If there’s one app I couldn’t live without, it’s my favorite free note-taking service, Simplenote.
There’s a lot of stuff you can’t do with Simplenote. You can’t upload photos to it. You can’t connect to social media with it. You can’t do a lot of fancy formatting. So why have I let it largely replace my trusty pen and notebook? I find it adds just enough features that you don’t get from paper, without cluttering up my life with bells and whistles I’ll never use.
Whatever app or service you use, your digital note-taking system should be:
Accessible. Your notes should be accessible on any device you have, from your desktop computer in your home or office, to the smartphone you carry around with you all day. Most digital note-taking systems offer a standard cloud-based sync service, so that any new notes you create, or old notes you edit, are instantly updated and available anywhere.
Searchable. Full-text searching is the magic wand of digital note taking, in my opinion. Before I went digital, I would jot down my brainstorms on whatever was at hand - in the margins of meeting agendas, on random sticky notes or odd scraps of paper floating around my office. The catch, of course, was finding the note when I needed it again. A good digital note taking system will allow you to search the full-text of all notes quickly and easily. Most systems also allow for tagging individual notes, so you can quickly review notes pertaining to specific projects, committees or people.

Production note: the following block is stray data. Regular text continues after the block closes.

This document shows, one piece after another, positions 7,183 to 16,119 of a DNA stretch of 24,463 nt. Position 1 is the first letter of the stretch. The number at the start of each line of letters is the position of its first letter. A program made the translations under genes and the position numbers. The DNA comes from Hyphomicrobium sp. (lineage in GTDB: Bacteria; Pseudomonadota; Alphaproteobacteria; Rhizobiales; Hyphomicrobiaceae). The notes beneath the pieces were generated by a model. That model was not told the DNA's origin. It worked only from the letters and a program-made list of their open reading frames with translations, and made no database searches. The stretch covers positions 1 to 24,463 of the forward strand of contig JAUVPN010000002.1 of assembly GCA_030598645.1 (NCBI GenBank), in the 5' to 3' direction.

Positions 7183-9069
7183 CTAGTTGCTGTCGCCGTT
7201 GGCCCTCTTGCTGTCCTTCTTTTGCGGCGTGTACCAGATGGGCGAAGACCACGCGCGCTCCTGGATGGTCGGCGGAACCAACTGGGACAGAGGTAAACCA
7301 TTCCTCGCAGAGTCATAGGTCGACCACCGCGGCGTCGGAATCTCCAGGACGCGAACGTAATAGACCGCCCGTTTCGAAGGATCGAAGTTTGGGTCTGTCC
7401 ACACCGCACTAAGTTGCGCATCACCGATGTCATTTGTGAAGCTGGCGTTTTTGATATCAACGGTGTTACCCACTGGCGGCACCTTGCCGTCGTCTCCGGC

Exportable. Once you find a service you like, you’ll probably want to stick with it for a while. But companies can go out of business or your needs may change, and you want the freedom to pack up your data and take it elsewhere. Any note taking service should make it as simple as possible to export any and all content in a format readable by other programs and services (ideally, simple text.) It’s the kind of option you’ll be glad to have if you need it!
If you find you need a more sophisticated option, other free services like Evernote and OneNote offer extensive file management, sharing and the option to handwrite notes on your device with a stylus. Whatever you end up trying, I hope it helps make your life easier and more productive!
Read more about digital note taking in this article from PC Magazine, “How Eight Evernote Alternatives Stack Up.”
Davin is the Virtual Branch Manager at JCPL. He may own more electronic gadgets than he cares to admit, but he’s an old school librarian at heart. Davin believes technology should make life easier, not more complicated. Connecting patrons with the tools that can help them get more done, learn more and have more fun is his passion.
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